Focus on a Cavalier Baritone player at Drum Corps International World Finals. Taken on August 7, 2004 in Denver. –C.lettinga 19:15, 15 August 2006 (UTC)c.lettinga (Photo credit: Wikipedia)
If you go to a football game with our family, you might hear one of my kids say, “Get off the field! Bring on the band!” They’re not much into sports, but they love music, and in the fall, you’ll often find us at local marching band competitions.
A few years ago, my oldest daughter spent a summer playing for the Colt Cadets drum corps. It was a grueling summer that pushed her like I’ve never seen. Middle and high school students travelled around the country in packed busses, slept on gym floors in schools without air conditioning, and spent almost every waking moment running around football fields in formation so fast that I’d be out of breath, but somehow they had enough breath left to fill stadiums with brass music, competing against college music majors.
The whole summer, they played the same set of songs, but no two shows were the same, because each time they had their task just about perfect, the directors changed the routine to make it more difficult, pushing them to complete tasks they never thought possible, and as they grew in skill and athleticism, they also grew in confidence and maturity.
Why is it that a youth drum corps can demand more of people than a church whose God calls us to love with every fiber of our being? Both are voluntary. What’s the difference?
The difference is perceived value. Those kids wanted to improve their skill and be better than when they started. They believed that such improvement was possible and worth the effort. And seeing the initial growth, they expected that they would continue to grow and improve. Here’s a sampling of what you need to make that work:
1. They knew they weren’t experts. This can be tough to admit. As a pastor, in my training and coaching over the past few years, I’ve learned a lot about what I didn’t know and what I needed to change. It was hard to accept that I’ve been doing things wrong or poorly for my entire ministry up to this point, especially difficult when it was something I considered one of my strengths. What about your spiritual maturity? If you’re not Jesus, admit that you have room for growth and may be wrong about your approach to spirituality.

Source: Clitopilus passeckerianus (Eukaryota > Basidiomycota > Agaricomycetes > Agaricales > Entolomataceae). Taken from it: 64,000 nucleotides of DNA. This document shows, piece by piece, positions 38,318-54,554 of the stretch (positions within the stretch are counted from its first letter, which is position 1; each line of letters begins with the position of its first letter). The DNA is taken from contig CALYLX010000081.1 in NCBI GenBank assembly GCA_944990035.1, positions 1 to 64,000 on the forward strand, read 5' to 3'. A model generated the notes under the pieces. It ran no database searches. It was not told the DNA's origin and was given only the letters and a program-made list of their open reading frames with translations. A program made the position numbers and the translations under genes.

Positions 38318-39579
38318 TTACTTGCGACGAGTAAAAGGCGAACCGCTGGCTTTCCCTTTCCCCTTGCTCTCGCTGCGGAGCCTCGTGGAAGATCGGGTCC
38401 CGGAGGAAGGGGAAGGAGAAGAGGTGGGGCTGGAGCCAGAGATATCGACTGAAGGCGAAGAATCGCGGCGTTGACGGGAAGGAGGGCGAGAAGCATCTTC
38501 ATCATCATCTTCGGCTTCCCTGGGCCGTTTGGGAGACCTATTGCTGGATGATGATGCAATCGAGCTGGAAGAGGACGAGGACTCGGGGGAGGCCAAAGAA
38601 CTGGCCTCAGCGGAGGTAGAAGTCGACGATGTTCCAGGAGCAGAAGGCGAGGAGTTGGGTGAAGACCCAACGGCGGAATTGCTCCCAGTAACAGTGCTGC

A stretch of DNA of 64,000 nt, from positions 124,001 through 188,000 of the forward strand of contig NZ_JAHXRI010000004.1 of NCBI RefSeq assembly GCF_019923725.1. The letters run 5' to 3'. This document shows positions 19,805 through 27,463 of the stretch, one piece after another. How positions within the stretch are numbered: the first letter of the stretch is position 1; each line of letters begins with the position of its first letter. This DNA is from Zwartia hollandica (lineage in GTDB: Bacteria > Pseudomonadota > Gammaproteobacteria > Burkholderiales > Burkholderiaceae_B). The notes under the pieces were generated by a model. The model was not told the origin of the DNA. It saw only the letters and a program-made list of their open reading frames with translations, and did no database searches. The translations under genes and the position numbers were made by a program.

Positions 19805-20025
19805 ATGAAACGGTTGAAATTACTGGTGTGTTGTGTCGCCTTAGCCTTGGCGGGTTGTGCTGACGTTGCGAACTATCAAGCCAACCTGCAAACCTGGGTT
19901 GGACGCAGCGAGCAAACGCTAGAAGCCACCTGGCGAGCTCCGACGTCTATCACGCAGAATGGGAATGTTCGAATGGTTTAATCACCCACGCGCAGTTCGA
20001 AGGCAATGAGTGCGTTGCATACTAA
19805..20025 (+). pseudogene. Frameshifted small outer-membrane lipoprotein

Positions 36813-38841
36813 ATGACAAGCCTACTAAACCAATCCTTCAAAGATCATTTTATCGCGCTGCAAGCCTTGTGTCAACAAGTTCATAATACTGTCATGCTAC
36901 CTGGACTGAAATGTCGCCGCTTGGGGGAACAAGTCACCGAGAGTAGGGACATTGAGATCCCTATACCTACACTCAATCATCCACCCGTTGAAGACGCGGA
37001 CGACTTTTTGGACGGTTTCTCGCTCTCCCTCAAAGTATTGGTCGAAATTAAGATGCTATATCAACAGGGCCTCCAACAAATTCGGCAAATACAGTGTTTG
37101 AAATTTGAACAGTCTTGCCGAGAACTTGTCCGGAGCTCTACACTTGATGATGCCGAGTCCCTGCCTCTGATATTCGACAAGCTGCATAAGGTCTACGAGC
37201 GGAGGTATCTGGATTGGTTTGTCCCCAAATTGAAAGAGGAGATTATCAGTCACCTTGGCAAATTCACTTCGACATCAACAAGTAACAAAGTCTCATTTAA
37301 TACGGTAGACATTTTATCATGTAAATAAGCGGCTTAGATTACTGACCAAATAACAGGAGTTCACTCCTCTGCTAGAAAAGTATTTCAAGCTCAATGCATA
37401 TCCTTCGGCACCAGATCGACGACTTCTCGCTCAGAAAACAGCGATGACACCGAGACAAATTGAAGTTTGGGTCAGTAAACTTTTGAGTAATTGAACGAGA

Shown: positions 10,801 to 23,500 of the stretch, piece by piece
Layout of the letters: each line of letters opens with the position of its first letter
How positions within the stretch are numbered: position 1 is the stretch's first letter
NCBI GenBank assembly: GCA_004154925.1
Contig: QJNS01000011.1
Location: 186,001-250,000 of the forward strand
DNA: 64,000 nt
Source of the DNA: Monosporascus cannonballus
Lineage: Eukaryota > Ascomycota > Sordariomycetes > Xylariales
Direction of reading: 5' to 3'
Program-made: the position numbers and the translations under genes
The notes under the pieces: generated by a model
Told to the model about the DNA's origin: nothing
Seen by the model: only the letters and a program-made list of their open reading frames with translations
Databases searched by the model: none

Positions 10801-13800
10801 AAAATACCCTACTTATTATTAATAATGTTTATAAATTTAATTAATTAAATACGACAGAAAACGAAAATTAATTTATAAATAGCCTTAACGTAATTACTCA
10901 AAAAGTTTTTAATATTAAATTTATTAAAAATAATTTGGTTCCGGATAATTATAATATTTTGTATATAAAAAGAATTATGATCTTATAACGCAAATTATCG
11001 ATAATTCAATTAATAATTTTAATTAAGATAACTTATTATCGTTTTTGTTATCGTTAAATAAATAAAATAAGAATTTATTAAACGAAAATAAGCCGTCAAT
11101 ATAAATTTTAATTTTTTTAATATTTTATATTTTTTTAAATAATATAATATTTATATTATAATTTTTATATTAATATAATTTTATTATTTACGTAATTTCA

2. They wanted to improve. Because we know we’ll never be perfect like Jesus on this side of heaven, we can easily say, “No point trying.” But while those kids knew they wouldn’t be the best in the world, they knew they’d be better. I imagine some of you don’t believe you can ever experience such change in your spiritual life. God says otherwise: “Rain and snow come down from the sky. They do not go back again until they water the earth. They make it sprout and grow so that it produces seed for farmers and food for people to eat. My word, which comes from my mouth, is like the rain and snow. It will not come back to me without results. It will accomplish whatever I want and achieve whatever I send it to do.” (Isaiah 55:10, 11, GWV) A disciple of Jesus Christ can no more grow without regular time spent with eyes or ears applied to the Scriptures than a trumpeter can grow without mouth to a trumpet mouthpiece.
3. They knew it would take discipline. Notice the word “disciple” in “discipline”? As Lutherans, we get so hung up on God’s grace and salvation apart from works, that we forget that, once we have been saved by grace through faith (Eph 2:8-9), that spiritual exercise is necessary to make us stronger so we’re more aware of God’s love for us and the opportunity to love those around us.
“Dear brothers and sisters, pattern your lives after mine, and learn from those who follow our example. For I have told you often before, and I say it again with tears in my eyes, that there are many whose conduct shows they are really enemies of the cross of Christ. They are headed for destruction. Their god is their appetite, they brag about shameful things, and they think only about this life here on earth. But we are citizens of heaven, where the Lord Jesus Christ lives. And we are eagerly waiting for him to return as our Savior. He will take our weak mortal bodies and change them into glorious bodies like his own, using the same power with which he will bring everything under his control.” (Php 3:17-21, NLT)
And that leads to the final component:
4. They had hands-on guidance to help them train. Imagine the drum corps leaders telling the kids to each practice at home or on a local football field, and they’d never practice together until the performance. Can you hear the brass clanging as trumpets and trombones crash into each other? We so often think that we can figure this all out on our own, since we have the Biblical example, but there’s no substitute for discipleship in groups. If you’re not meeting regularly with other Christians around God’s Word, you’re like a one-person football team. Get involved with one or start one. By this fall, we hope to have many more opportunities, but don’t wait until then anymore than you’d wait a few months to eat because you knew you were going to a good restaurant for your birthday.
You need to grow. You can grow. It takes work and help. It’s worth the effort. I have yet to meet someone who experienced spiritual growth and regretted it. The only regrets I’ve ever heard were, “Why did I wait so long?”